• Eve Delunas, PhD

When Stabilizers (SJs) Neglect Self Care: How to Help: Part Three on Customizing Your Coaching

In this five-part Customize your Coaching series, we are taking a closer look at how the Survival Strategies Model can be used to optimize your results in coaching or counseling each of the four temperaments.

In part one, I introduced Felix the ISTP Improviser, Maria the ESFJ Stabilizer, Evan the INTP Theorist, and Lola the INFP Catalyst, and discussed some of the main challenges a coach or counselor faces in working with each.

Part two focused on how to coach Felix, who is a reluctant participant in the coaching process.

In this segment, we take a closer look at Maria, the ESFJ Stabilizer, who has come to you at the recommendation of her physician to address her high levels of anxiety and stress and poor management of her type two diabetes.

During her first session with you, although her out-of-control diabetes can have gravely serious consequences for her—blindness, the loss of her limbs, kidney failure, etc.—Maria glosses over that topic in favor of discussing her children’s grades, her husband’s drinking, and her mother’s heart problems.

Maria is typical of many Stabilizers I have counseled, in that she operates with the faulty belief that the way to make herself feel better is to “fix” the problems of those she cares about. Not only is this impossible to do—it also causes her to neglect the only person she IS capable of changing—herself. As a result, she suffers the mental, emotional, and physical consequences of putting herself last.

Maria operates with the false assumption that she is completely responsible for the happiness and wellbeing of those she loves. The result is that others take advantage of her kindness, concern, and desire to be of service. It also leaves her with little time to take a yoga class, get a massage, or go out for a walk.

Here are some helpful actions to consider when coaching Maria:

· Consistently, gently, and kindly bring the focus back to Maria and her own thoughts, feelings, and behavior when she begins talking about what others in her life are thinking, feeling, and/or doing. You may have to do this frequently in your initial sessions until Maria learns how to refocus on herself.

· Give Maria permission to take care of her self. Some Stabilizers feel more justified in taking care of their own needs after being told to do so by a physician, counselor, or coach. Perhaps for the Stabilizer who does not want to appear selfish, this legitimizes their self-care behavior in the eyes of others.

· Since Maria is concerned about the wellbeing of others, one way of motivating her to engage in better self-care is to ask her what the consequences to her family might be if she continues to put herself last on her list.

· Sometimes it is also helpful to ask Stabilizer clients what they are modeling for their children. Chances are she does not want to teach her children to sacrifice their health and wellbeing in the interest of being of service to others.

· Help Maria devise a concrete plan that includes exactly what she is going to do to relieve her stress and manage her diabetes. Put it in writing, have her sign it, and review and revise the plan as needed at each weekly session.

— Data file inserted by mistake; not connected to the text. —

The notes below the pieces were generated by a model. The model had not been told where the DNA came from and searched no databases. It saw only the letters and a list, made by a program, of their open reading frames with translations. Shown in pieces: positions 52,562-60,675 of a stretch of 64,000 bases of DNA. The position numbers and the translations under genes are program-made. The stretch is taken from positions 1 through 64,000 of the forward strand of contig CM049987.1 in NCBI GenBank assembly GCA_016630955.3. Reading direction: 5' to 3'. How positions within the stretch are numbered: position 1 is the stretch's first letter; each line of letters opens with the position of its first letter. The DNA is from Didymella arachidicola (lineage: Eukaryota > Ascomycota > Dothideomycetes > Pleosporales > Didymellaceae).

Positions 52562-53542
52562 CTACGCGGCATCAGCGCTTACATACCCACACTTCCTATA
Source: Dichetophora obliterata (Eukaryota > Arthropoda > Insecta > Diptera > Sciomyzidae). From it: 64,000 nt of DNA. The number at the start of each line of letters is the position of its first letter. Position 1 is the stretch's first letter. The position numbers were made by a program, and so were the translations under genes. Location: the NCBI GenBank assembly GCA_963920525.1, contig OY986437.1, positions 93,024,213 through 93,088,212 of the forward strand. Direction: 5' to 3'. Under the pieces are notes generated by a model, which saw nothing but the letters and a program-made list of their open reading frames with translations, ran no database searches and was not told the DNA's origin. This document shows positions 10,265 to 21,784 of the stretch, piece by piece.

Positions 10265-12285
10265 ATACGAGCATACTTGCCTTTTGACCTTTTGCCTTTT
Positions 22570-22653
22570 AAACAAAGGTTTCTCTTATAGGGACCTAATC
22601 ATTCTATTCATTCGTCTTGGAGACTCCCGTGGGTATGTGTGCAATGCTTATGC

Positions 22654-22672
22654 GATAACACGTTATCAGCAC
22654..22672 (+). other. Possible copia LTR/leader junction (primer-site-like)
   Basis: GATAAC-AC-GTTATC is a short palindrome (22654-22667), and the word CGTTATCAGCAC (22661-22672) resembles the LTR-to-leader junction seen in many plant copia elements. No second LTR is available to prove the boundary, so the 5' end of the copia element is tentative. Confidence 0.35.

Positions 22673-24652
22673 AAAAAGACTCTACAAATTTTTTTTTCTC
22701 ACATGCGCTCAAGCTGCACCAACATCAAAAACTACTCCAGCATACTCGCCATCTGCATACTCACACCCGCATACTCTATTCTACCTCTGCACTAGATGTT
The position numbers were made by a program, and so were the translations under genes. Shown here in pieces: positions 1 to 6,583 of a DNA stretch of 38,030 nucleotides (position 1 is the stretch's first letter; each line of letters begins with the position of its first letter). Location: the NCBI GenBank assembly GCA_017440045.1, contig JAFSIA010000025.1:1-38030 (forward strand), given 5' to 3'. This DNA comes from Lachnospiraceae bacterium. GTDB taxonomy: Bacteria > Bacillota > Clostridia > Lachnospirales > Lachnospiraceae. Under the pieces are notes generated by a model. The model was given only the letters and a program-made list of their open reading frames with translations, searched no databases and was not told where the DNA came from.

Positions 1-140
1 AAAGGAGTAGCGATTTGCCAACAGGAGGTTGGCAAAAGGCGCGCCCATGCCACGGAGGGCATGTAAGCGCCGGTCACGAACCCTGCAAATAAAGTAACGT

· Make sure Maria’s plan is reasonable and achievable. In the interest of pleasing you, she may suggest that she goes from zero minutes of exercising per week, to 300 minutes per week. This is unreasonable and a setup for her to fail. Should she suggest something unrealistic, help her pare it down to something she can easily accomplish, to help her be successful. So—maybe begin with 60 minutes of walking per week, in 10 minute increments. A good app for Maria to use for this is Active 10.

· Help Maria determine exactly how and when she is going to carve out time in her busy schedule to follow through on her commitment to herself. Again, if her plan is not realistic, it will fail.

· Ask Maria what she anticipates her greatest challenges will be in sticking to her plan, and help her write down how she plans to deal with them. Encourage her to “buddy up” with someone else as motivation to follow through with her exercise plan.

· Teach Maria how to relax and calm her mind and body using guided meditation. Make her a guided meditation audio file on her phone or recommend some apps that offer guided meditations, like Calm or Buddhify.

· Refer Maria to a mindfulness class in which she can learn to keep more of her focus in the present moment, rather than worrying about the future or regretting the past. Stabilizers often do well in a structured class environment.

· Urge Maria to attend marriage counseling with her husband. This would be an opportunity for both of them to learn new ways of communicating with each other that make things better, not worse. It would also provide a safe forum in which to address her husband’s alcohol consumption.

What about you? What other tips do you have for helping Stabilizers who are putting their own health and wellbeing at risk by ignoring self-care in the interest of being of service to others?

Next up: Coaching the NT Theorist.

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All the Best!


 © Copyright 2018 Eve Delunas, PhD  All Rights Reserved

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